A 1996 Amendment to the Safe Drinking Water Act allows consumers and their healthcare providers to have access to information concerning the quality of their drinking water. This Amendment requires public water system providers to produce and make available to consumers a Right to Know or Consumer Confidence Report (CCR). These reports are issued annually and must provide information on how to contact the water provider; the source of drinking water (river, reservoir, aquifer); any contaminants detected and their health effects; and compliance with federal drinking water standards. If people have not received their reports, they can call their water company or talk with their landlord to receive a copy. The reports include a recommendation for people with compromised immune systems to consult with their healthcare provider regarding appropriate precautions to take to avoid infection in the event of microbial contamination. Therefore, it is important to be informed about drinking water and who is more susceptible to microbial illness. The EPA has a Web site where many local CCRs can be found (see Related Resources for EPA Safe Water). A water supplier must notify its customers by newspaper, mail, radio, TV, or hand-delivery if water does not meet EPA or state standards or if there is a waterborne disease.

Largest Waterborne E coli O157:H7 Outbreak in United States History

In September 1999, 3-year-old Rachel Aldrich died after being infected with the toxic E coli O157:H7 strain at a New York county fair. Hundreds of others, including Rachel's sister, Kaylea, became ill as well. The New York Department of Health identified 71 people who were hospitalized during the outbreak. Of these, 14 developed hemolytic uremic syndrome, a severe complication of E coli O157:H7 infection that can lead to kidney failure. An investigation by epidemiologists identified 781 persons with confirmed or suspected illness (persons who developed symptoms) related to this outbreak. Of these, 127 cases of E coli and 45 cases of Campylobacter were confirmed by culture. (See Related Resources for International Bottled Water Association.)

Alternative Sources of Drinking Water

When a water source is considered unsafe because of a chemical, microbial, or radionuclide contamination, or because an individual is considered too vulnerable to drink tap water, tap water should be avoided. Alternatives include boiled water, bottled water, and treated or filtered water.

Boiled water. Most harmful microbes found in water will be killed if water is allowed to reach a full rolling boil for 1 minute. However, boiling water for more than 1 minute may concentrate some chemicals (such as lead, arsenic, and nitrates) and may cause some chemical contaminants to be released in the steam where they then can be inhaled.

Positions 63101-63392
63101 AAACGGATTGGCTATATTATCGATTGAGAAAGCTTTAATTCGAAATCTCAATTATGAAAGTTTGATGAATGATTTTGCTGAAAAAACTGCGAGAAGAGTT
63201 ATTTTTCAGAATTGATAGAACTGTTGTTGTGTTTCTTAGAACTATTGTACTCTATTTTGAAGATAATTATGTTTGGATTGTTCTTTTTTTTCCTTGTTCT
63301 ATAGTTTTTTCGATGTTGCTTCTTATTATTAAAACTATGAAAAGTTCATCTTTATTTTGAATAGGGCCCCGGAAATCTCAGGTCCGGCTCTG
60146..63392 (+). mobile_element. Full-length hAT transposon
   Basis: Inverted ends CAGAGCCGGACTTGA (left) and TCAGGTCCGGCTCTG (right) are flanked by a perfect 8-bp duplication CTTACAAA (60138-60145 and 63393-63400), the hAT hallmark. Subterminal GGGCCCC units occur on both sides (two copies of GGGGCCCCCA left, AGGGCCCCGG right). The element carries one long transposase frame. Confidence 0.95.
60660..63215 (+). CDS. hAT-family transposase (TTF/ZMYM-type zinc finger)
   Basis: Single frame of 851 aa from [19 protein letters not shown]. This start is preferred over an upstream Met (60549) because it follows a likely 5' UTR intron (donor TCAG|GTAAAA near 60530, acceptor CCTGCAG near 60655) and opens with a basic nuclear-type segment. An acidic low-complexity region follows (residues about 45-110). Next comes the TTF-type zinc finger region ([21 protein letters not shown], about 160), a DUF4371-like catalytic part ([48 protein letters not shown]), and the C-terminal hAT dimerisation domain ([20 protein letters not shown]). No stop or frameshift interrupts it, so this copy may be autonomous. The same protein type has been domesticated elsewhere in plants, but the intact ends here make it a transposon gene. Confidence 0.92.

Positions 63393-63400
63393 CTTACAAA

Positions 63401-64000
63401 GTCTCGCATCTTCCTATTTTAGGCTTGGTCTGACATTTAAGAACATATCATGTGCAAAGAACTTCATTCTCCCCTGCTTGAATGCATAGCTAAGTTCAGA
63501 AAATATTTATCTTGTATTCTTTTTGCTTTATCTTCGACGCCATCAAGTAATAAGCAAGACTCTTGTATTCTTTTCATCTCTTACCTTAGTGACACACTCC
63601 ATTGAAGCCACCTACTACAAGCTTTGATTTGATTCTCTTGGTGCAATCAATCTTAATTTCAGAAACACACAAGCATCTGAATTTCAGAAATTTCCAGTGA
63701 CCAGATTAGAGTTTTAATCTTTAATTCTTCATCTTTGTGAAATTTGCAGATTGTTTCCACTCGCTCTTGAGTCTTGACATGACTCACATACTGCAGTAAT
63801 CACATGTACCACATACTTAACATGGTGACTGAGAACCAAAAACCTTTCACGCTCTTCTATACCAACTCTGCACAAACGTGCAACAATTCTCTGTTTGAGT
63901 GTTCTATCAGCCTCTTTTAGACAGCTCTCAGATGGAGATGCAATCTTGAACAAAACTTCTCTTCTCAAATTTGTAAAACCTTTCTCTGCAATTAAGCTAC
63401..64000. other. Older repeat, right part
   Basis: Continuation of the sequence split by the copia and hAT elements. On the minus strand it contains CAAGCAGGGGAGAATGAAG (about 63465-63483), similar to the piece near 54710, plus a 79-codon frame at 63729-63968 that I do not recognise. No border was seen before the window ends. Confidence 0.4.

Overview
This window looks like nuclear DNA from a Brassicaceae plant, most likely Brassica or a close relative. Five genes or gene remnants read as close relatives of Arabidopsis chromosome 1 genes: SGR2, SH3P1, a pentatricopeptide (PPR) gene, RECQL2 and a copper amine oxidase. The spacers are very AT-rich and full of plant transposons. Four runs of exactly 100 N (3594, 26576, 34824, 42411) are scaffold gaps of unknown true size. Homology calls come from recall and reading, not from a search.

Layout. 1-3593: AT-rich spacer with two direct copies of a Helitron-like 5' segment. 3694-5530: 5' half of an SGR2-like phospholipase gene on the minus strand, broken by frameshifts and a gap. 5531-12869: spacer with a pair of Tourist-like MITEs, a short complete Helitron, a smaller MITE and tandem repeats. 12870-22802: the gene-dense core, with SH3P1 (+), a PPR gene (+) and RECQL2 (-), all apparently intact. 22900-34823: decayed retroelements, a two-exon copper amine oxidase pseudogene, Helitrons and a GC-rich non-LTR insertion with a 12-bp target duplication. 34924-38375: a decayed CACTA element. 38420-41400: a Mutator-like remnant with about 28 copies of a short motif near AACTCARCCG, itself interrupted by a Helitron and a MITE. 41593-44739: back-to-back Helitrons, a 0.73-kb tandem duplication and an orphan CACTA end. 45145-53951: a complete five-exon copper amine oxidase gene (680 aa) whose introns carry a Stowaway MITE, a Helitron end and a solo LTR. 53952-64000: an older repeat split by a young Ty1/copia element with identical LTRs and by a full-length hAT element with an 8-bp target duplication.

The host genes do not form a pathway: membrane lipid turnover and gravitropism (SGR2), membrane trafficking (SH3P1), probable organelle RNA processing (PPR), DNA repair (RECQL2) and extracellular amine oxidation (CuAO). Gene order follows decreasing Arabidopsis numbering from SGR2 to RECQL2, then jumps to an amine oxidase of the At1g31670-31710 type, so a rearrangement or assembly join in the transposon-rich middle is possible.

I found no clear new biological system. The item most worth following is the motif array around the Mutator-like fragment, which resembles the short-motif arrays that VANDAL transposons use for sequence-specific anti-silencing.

Bottled water. More than half of all Americans drink bottled water; about a third of the public consumes it regularly. The National Resource Defense Council [39] completed a 4-year study to evaluate the quality of bottled water. They found that bottled water regulations are inadequate to assure consumers of safety. At least a third of the bottled water tested violated a state standard or guideline for microbials. The FDA is responsible for good manufacturing practices for bottled water; however, it does not have jurisdiction over intrastate commerce of bottled water, which exempts roughly 60% to 70% of bottled water from FDA regulation. In addition, FDA regulations do not apply to carbonated water. The following organizations can provide information on bottled water:

  • NSF International (877-8-NSF-HELP)
  • International Bottled Water Association (see Related Resources)

Water filters. There are a variety of water treatment units on the market. No one filter removes all sources of contamination; therefore, it is important to identify the contaminant(s) of concern before recommending or investing in a filtration device for the home. For help in picking a unit, contact either of the independent nonprofit organizations listed below. (Water treatment units certified by these organizations will indicate certification on their packaging labels.)

  • NSF International (877-8-NSF-HELP) tests and certifies home water treatment units
  • Water Quality Association (630-505-0160; see Related Resources for Web site) classifies units according to the contaminants they remove and also lists units that have earned its approval.
  • Underwriters Laboratory (see Related Resources for Web site) also certifies some home water treatment units.

Tap Water Testing